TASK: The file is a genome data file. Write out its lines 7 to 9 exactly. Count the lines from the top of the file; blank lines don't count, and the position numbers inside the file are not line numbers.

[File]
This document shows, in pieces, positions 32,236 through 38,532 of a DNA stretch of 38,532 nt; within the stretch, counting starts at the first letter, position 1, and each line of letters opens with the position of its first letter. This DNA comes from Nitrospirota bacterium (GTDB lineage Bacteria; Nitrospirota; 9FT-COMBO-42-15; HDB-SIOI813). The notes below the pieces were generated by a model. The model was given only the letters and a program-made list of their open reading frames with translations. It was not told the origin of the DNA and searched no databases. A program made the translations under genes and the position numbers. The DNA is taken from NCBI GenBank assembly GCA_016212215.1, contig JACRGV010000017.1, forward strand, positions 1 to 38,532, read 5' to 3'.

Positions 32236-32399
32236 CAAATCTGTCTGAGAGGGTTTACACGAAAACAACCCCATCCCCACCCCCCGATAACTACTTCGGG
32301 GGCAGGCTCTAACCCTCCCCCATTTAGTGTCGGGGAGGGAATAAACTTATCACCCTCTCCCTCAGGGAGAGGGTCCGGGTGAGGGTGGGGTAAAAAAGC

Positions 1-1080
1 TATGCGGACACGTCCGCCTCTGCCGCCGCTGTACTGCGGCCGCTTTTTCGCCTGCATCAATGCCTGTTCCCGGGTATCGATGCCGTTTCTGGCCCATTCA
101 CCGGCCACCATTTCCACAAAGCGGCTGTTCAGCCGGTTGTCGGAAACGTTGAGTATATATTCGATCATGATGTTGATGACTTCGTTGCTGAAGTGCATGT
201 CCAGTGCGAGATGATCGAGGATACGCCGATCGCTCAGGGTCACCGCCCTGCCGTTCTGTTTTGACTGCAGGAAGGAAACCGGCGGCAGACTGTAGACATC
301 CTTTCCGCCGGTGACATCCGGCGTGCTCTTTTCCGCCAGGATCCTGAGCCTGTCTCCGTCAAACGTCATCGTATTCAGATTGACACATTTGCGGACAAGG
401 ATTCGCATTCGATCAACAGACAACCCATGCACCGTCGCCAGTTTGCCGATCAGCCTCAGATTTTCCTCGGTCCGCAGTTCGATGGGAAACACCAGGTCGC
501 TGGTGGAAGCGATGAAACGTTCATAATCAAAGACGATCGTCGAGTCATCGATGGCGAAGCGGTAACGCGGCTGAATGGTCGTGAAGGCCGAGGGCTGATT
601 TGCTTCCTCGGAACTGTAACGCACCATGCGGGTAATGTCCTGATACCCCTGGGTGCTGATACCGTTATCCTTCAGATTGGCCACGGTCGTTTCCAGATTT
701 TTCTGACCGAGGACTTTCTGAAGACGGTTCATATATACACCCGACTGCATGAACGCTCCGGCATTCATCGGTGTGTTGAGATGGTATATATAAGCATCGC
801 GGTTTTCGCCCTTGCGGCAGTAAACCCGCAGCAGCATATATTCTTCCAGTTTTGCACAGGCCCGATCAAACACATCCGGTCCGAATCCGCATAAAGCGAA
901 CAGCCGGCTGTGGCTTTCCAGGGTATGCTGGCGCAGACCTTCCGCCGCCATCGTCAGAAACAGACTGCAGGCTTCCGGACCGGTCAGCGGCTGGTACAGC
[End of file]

101 CCGGCCACCATTTCCACAAAGCGGCTGTTCAGCCGGTTGTCGGAAACGTTGAGTATATATTCGATCATGATGTTGATGACTTCGTTGCTGAAGTGCATGT
201 CCAGTGCGAGATGATCGAGGATACGCCGATCGCTCAGGGTCACCGCCCTGCCGTTCTGTTTTGACTGCAGGAAGGAAACCGGCGGCAGACTGTAGACATC
301 CTTTCCGCCGGTGACATCCGGCGTGCTCTTTTCCGCCAGGATCCTGAGCCTGTCTCCGTCAAACGTCATCGTATTCAGATTGACACATTTGCGGACAAGG